Chad Stahelski, the director of the upcoming Ghost of Tsushima, wants the language and cast of his film adaptation in Japanese.
Speaking to Collider, the director revealed that Sony is supportive of the film featuring an all-Japanese cast and language, and that there is so much “opportunity” for the adaptation to be great. “So, I think if we did this right, it would be visually stunning. It’s character driven. It’s got an opportunity for great action, great looks,” he said. “And honestly, we’d to try to do it, all in character. Meaning, it’s a Japanese thing about the Mongols invading Tsushima island. A complete Japanese cast, in Japanese. Sony is so on board with backing us on that. I’ve been going to Japan since I was 16. I have a love of the country, love of the people, love of the language. To try to direct not only in my language, but someone else’s and culturally shift my mindset to bring apart that in a cool way that still entices a Western audience.”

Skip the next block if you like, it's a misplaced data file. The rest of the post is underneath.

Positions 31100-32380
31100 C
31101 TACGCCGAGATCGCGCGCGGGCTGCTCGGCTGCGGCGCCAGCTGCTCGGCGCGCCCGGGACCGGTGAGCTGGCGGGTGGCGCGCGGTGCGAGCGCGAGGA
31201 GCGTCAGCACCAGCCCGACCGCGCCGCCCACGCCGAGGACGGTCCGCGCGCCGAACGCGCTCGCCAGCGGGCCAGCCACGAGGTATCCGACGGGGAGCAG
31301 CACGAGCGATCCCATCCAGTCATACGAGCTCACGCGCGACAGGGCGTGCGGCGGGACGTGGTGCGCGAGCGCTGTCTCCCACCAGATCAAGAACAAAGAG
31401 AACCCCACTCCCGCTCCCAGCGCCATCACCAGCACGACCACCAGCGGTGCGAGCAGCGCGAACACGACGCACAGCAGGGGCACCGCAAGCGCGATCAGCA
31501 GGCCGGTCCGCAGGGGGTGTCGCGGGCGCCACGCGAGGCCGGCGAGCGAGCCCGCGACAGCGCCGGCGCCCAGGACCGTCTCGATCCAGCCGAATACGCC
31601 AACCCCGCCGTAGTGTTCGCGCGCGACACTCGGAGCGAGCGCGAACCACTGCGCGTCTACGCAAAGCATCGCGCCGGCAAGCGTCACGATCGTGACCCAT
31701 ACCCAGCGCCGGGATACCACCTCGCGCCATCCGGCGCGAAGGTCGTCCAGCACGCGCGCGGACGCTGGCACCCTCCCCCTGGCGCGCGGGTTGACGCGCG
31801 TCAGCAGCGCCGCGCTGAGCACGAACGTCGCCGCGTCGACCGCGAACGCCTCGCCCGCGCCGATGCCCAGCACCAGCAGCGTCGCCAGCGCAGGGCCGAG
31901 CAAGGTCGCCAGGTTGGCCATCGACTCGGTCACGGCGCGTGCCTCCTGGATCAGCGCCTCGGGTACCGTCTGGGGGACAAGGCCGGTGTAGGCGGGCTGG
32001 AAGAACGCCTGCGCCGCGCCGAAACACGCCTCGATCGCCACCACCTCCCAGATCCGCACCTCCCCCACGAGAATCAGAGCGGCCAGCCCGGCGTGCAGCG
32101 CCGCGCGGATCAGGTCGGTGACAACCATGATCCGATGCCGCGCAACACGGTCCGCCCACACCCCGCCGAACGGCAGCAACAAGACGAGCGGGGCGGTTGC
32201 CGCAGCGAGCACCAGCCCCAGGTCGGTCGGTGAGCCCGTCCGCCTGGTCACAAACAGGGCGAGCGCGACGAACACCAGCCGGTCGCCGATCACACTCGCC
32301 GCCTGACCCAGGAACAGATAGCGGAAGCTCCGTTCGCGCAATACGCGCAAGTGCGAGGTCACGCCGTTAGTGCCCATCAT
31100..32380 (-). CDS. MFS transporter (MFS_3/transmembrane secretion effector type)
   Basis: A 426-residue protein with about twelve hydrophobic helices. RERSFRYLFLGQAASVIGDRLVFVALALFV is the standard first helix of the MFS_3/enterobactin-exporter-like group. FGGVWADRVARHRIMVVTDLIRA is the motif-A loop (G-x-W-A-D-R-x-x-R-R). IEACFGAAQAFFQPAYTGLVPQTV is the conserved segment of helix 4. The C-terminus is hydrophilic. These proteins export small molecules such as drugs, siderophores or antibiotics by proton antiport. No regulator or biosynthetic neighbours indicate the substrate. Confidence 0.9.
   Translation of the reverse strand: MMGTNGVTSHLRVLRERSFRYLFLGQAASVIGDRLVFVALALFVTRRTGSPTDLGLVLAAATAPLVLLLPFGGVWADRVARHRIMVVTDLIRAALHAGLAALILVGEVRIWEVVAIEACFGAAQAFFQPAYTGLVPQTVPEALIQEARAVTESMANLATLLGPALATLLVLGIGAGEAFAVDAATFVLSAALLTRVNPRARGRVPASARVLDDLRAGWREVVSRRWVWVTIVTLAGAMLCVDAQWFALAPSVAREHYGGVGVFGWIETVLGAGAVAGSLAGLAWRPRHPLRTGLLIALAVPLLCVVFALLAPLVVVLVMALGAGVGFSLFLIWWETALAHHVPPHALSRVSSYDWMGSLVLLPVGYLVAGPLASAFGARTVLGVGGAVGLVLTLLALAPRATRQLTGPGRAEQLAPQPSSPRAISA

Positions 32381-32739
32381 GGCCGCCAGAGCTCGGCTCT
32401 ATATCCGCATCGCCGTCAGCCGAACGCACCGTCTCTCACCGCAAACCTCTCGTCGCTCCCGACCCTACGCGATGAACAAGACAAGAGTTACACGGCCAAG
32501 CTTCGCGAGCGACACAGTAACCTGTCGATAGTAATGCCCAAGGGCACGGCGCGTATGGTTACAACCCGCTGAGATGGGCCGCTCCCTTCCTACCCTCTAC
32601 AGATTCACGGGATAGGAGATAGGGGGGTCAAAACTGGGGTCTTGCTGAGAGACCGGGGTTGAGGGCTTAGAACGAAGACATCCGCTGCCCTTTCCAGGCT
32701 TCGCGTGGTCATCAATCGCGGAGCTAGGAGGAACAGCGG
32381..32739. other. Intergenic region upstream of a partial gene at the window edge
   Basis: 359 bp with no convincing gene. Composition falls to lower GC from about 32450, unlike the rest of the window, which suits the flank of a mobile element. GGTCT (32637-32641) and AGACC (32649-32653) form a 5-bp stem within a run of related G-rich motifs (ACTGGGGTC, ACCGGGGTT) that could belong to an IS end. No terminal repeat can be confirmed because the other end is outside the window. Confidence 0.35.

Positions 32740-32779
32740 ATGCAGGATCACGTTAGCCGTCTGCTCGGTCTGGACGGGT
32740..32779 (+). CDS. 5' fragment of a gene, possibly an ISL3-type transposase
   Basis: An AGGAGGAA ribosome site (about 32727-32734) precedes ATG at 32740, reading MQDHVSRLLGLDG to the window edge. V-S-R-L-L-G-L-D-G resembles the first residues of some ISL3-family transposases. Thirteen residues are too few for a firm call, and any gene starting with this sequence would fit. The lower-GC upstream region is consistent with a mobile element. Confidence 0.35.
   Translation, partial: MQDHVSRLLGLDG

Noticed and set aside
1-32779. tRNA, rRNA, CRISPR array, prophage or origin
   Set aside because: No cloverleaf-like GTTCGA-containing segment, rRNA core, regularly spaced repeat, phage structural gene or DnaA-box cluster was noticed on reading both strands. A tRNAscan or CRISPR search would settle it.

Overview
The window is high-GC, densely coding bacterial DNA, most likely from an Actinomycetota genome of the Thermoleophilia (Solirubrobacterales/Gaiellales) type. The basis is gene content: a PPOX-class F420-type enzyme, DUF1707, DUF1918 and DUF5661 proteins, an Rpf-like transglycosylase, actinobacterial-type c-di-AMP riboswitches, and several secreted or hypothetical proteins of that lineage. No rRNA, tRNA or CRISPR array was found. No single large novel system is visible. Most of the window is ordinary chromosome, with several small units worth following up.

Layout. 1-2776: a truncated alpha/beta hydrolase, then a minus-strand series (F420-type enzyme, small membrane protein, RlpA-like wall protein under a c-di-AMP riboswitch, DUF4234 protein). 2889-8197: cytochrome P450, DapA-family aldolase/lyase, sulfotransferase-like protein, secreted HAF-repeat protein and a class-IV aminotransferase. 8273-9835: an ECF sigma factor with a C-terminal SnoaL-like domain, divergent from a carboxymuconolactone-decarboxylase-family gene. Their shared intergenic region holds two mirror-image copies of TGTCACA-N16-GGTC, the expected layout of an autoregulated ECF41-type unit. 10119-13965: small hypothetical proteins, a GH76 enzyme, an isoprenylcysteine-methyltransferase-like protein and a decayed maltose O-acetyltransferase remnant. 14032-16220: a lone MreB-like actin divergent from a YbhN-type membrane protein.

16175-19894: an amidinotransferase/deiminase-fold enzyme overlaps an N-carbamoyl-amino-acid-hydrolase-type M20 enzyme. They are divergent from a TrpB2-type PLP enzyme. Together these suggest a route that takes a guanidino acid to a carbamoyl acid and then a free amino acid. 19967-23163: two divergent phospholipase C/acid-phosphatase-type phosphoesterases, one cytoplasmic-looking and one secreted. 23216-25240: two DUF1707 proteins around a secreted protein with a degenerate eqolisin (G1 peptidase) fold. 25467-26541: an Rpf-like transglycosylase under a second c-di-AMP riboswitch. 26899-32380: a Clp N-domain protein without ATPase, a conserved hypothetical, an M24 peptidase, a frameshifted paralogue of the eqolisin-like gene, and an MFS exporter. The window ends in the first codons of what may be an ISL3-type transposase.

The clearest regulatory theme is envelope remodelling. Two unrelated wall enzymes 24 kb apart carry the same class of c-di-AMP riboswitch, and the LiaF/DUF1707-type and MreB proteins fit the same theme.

Stahelski added that he believes Ghost of Tsushima will fare well in the box office, despite history showing that subtitled films have struggled in the past. He compared Jackie Chan to silent film actors and explained that Chan’s face told the story, despite the fact that audiences did not understand Cantonese or Mandarin, “There’s a way to direct actors. There’s a way to do it. Where a look can mean a look which can mean a look, which mean there are a lot of ways to do it.” He continued, “So, part of the challenge, not to jump over your question, but look, I think there’s a way to do it. And a way to direct the cast and a way to mellow dramatically enhance facial performance. So, if I turn the sound off, I want you to know what the scene is about, in whatever language.”
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